The Daughter of Count Olaf And The Grinch

, , , , | Friendly | December 14, 2018

(My twins got into Kindergarten this summer, and they have a support club of parents raising extra money for the place. This ranges from selling cakes to encouraging sponsors to give something for certain events. Around Christmas, the town has stands reserved at the Christmas market that get used by all the different places and organisations who want to sell stuff to make money. The parents are encouraged to make cookies, jam, decorations, and such stuff to sell, and they need people to man the stand in two-hour shifts over the day. I am an avid baker, so I make a batch of very tasty gingerbread cakes and package them to sell, and volunteer for the six- to eight-pm shift. I encourage the Club to use a pay-what-you-want system this year, so instead of, say 50 cents for a little bag of homemade cookies, people are encouraged to just give a donation as they see fit. People love that, it seems, and when I get there, the stand is rather bare already. We still keep selling stuff. I go around to the nearby mulled wine sellers and offer cookies to people and tell them to come over and get some. After that, I am in the hut selling stuff, and so many people are like, “For the Kindergarten? Of course! Have 5€ for them!” and only take a couple of bags of cookies. But, of course, some people are just impossible. There is an older woman hovering over the free-sample dish we have. Her clothes are rather fancy, so she’s not likely a poor person by the look of her jewellery alone.)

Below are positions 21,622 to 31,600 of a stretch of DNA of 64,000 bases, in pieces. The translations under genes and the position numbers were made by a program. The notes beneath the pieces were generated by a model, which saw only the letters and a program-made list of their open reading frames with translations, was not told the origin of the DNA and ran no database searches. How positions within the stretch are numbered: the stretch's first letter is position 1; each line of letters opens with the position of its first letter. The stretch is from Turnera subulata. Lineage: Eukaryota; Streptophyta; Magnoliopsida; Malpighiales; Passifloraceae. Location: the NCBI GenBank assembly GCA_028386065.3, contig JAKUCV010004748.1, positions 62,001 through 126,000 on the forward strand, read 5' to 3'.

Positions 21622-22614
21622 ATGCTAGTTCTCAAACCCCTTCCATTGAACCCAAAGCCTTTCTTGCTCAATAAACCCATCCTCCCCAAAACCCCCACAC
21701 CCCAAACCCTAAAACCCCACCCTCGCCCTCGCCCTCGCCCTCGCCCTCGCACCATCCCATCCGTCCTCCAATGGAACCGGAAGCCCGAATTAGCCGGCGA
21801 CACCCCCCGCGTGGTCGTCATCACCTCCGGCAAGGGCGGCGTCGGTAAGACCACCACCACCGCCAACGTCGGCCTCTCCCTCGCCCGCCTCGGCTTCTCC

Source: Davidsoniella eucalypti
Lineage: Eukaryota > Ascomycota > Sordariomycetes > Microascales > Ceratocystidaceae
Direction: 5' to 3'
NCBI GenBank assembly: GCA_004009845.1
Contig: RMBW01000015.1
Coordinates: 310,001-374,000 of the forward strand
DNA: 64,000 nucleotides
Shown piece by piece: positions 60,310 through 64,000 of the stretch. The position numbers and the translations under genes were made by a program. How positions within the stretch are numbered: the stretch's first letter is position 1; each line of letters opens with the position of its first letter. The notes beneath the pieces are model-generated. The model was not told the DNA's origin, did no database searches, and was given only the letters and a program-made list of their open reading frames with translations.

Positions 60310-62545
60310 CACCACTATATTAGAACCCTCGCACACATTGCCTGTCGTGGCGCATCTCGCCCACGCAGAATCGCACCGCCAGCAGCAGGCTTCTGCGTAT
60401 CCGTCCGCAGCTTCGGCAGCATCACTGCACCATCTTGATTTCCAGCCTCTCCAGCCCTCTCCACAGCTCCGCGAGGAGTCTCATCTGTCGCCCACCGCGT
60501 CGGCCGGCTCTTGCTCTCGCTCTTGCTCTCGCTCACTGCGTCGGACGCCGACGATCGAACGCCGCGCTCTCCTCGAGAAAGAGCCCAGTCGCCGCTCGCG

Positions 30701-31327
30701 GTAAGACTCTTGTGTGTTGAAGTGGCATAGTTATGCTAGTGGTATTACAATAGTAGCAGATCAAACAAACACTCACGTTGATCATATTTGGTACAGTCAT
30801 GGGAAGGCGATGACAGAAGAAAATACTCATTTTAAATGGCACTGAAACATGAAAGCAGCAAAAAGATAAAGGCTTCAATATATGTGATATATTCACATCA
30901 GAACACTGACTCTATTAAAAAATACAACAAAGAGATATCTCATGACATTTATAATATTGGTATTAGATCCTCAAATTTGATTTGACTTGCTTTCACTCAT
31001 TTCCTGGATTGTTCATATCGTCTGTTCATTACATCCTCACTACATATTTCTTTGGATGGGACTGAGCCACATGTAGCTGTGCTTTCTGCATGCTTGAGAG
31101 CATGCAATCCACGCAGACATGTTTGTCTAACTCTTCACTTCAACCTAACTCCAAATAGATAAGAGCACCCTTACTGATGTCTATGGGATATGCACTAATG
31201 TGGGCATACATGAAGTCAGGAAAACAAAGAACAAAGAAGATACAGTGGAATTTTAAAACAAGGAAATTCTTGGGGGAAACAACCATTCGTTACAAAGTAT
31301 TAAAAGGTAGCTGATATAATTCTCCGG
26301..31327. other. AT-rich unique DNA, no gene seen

Me: “Please, help yourself! These are made by the parents of [Kindergarten].”

Lady: “Oh, thanks! Don’t mind if I do!”

(She takes a cookie, exclaims it’s delicious, and takes another.)

Me: “I’m glad you like them! You are welcome to take a bag or two home if you want! Just give a little donation and the kiddies will thank you, as well.”

Lady: “No, absolutely not! I have no money at all.”

Me: “Well, you can give what you want, so you could just take a bag and give some small change. Like, 10 cents would be fine. Every little bit helps.”

Lady: “No, that is impossible; I have no money.”

(She takes two more sample cookies and eats them.)

Me: “Well, if you are that poor, here!”

(I give her a bag of some stuff; we have lots left over and will not sell out, anyway.)

Lady: “What? Is this free?”

Me: “Yes. Consider it a Christmas gift from the kids at [Kindergarten]. Nobody should be so completely out of money they can’t have cookies at Christmas.”

(She thanks me profoundly and goes off. The other people buying stuff make good for her at least thrice, exclaiming how nice that was and grumbling about cheap people. About 20 minutes later, I see a lady hovering over the sample dish again. I invite her to help herself, then spot the earrings again. She has taken off her hat and scarf, but I recognise it’s the lady from before.)

Lady: “Oh, can I take one for free?”

Me: “Yeah, sure. Take a free sample.”

Lady: “Can I get one of the bags, please? They are free, as well, right?”

Me: “No, the bags are not free. But you can donate whatever you see fit.”

Lady: “Oh, but I have no money at all. Can’t you give me one for free?”

Me: “I’m sorry, no. We want to raise money for the kids at [Kindergarten]. And still, if you have 10 cents it would be enough if you think it’s enough to give to the children.”

Lady: “But you gave away the bags earlier; I saw it! Why won’t you give me one?”

Me: “Because I know you are the only person I’ve given one to all evening, and nobody else so cheap came here after you. Please enjoy the free cookies you got earlier, but if you want more, please donate at least something.”

(She then slunk off and that was the end of it. The vast majority of the people were great, but there are some that will never get into the spirit of giving, only taking.)

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